My interest in research stems from a curiosity for how the world (especially the parts we can’t see) works. I want to constantly be learning about the mechanisms of cells, development, and gene expression. It was this passion for discovery that prompted me to reach out to Dr. Sarah Hainer via email about the work her lab does to understand gene regulatory networks. Taking the initiative to ask questions and express my curiosity paid off when I joined Dr. Hainer’s lab in Fall of 2021. My first semester in the lab was spent mainly observing other lab members’ projects, familiarizing myself with topics, and reading relevant papers. It wasn’t until my second semester as a member of the lab that I started my research project: determining the role of eRNAs in regulating expression of OCT4 mRNA.
Throughout my research experience, I have gained an appreciation for not just the biological knowledge produced but also the process and experiments that go into answering a research question. Unlike in a laboratory class environment, where there is a limited time frame and set conditions to guarantee some conclusions can be made to teach concepts, research involves a lot of unanticipated problem solving. When results are not produced or confirmations are not met, new experimental methods must be used to figure out reasons behind what you observe and how to account for unexpected factors. I find it fascinating to isolate what variables can be changed, optimize conditions that produce the best results, and conceptualize biological explanations.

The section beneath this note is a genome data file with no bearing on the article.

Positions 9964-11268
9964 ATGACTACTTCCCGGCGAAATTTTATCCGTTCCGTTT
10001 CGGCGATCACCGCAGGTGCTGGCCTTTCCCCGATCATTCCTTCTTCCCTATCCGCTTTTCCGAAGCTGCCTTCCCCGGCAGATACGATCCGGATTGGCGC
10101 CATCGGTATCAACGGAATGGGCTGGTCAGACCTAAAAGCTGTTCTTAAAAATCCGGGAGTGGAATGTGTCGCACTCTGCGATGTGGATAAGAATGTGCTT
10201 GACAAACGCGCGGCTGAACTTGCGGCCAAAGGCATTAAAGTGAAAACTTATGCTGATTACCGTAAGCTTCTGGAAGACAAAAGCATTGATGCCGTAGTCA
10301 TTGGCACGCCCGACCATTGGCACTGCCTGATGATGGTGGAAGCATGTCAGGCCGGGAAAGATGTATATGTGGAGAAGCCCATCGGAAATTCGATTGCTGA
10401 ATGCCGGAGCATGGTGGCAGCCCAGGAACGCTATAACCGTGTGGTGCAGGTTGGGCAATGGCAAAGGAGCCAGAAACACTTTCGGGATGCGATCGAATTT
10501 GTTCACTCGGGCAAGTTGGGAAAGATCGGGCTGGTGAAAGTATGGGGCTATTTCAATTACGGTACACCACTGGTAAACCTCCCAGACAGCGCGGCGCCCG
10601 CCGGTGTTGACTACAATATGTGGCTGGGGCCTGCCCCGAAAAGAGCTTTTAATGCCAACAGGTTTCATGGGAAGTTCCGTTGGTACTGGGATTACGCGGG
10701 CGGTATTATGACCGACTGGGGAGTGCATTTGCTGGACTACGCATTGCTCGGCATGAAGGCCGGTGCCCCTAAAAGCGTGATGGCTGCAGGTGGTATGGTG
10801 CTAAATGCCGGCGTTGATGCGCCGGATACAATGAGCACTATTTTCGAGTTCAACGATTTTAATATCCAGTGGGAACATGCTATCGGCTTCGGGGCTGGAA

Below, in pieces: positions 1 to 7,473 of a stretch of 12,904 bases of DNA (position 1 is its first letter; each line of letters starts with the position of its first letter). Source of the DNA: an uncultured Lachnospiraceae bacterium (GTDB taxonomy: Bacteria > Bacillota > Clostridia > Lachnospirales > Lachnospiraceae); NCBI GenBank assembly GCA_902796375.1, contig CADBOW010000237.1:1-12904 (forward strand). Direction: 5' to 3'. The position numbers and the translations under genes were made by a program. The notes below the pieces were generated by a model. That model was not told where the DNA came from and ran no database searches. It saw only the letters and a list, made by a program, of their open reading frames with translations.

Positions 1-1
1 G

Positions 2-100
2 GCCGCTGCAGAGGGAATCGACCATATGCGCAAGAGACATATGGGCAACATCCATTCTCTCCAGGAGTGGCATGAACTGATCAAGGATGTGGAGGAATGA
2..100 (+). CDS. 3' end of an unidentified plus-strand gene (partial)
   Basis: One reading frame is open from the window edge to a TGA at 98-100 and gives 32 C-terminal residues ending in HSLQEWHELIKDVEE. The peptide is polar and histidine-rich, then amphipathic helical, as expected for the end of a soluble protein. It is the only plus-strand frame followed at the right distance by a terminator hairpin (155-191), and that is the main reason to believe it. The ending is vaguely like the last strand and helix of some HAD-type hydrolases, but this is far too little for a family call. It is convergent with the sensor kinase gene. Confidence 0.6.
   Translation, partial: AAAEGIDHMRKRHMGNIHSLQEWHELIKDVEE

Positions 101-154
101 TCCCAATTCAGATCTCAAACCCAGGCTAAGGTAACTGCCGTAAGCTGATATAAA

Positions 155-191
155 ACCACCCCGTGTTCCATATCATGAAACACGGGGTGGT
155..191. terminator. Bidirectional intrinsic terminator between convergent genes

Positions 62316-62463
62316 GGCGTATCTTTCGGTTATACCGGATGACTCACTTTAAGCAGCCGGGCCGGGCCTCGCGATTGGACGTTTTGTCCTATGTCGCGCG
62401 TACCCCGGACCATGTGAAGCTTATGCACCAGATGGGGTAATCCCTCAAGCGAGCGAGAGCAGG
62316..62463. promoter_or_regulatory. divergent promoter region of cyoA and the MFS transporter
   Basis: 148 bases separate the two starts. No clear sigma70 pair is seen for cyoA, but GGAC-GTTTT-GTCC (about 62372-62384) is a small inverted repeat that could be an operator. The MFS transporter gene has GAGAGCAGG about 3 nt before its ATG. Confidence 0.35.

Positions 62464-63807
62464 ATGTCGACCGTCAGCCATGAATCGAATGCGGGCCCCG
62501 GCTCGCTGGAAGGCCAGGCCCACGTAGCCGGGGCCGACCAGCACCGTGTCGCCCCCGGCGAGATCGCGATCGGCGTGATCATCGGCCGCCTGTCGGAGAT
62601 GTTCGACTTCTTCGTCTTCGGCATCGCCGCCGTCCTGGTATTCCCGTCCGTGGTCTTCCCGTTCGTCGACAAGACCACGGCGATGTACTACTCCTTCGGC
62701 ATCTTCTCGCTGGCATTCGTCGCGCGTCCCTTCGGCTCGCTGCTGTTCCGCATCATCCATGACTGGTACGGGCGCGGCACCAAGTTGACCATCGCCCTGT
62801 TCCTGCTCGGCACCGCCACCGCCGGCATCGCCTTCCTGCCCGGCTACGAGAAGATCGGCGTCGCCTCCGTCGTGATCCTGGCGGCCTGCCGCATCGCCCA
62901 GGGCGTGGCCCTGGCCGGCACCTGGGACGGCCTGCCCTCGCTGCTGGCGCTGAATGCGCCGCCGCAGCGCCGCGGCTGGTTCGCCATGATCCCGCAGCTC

Another part of working in Dr. Hainer’s lab I enjoy is its highly collaborative nature. Everyone in the lab has their own research project. However, with biweekly presentations and daily interactions, everyone is kept up to date on the progress of others’ projects. Lab members offer feedback, including how to troubleshoot any problems. The projects contribute to each other, and frequent interactions can be relevant to questions of my research.
After finishing my undergraduate career at Pitt, I hope to continue collaborating with researchers, pursue a PhD in biomedical sciences, and then find a job working in a lab at a company or university where I can continue to utilize my passion for research. By gaining more experience this semester in the Hainer lab, I am exposed to ideas and questions about gene expression, the impacts changes in gene expression can have on biological processes, and how this translates into more clinical aspects. Therefore, I have a much more informed perspective when considering future research projects and scientific fields I might consider for my PhD research. Am I interested in studying the basic mechanisms of gene expression and chromatin dynamics, the manifestation of defects in these processes within disease states, or something else? This semester’s research will help me gain experience to understand what I most want to explore during my PhD and get closer to the next step in my career goals.
My advice to any student with similar goals or interests in research is to figure out what kind of questions excite you and don’t be afraid to reach out to professors or researchers involved in answering those questions.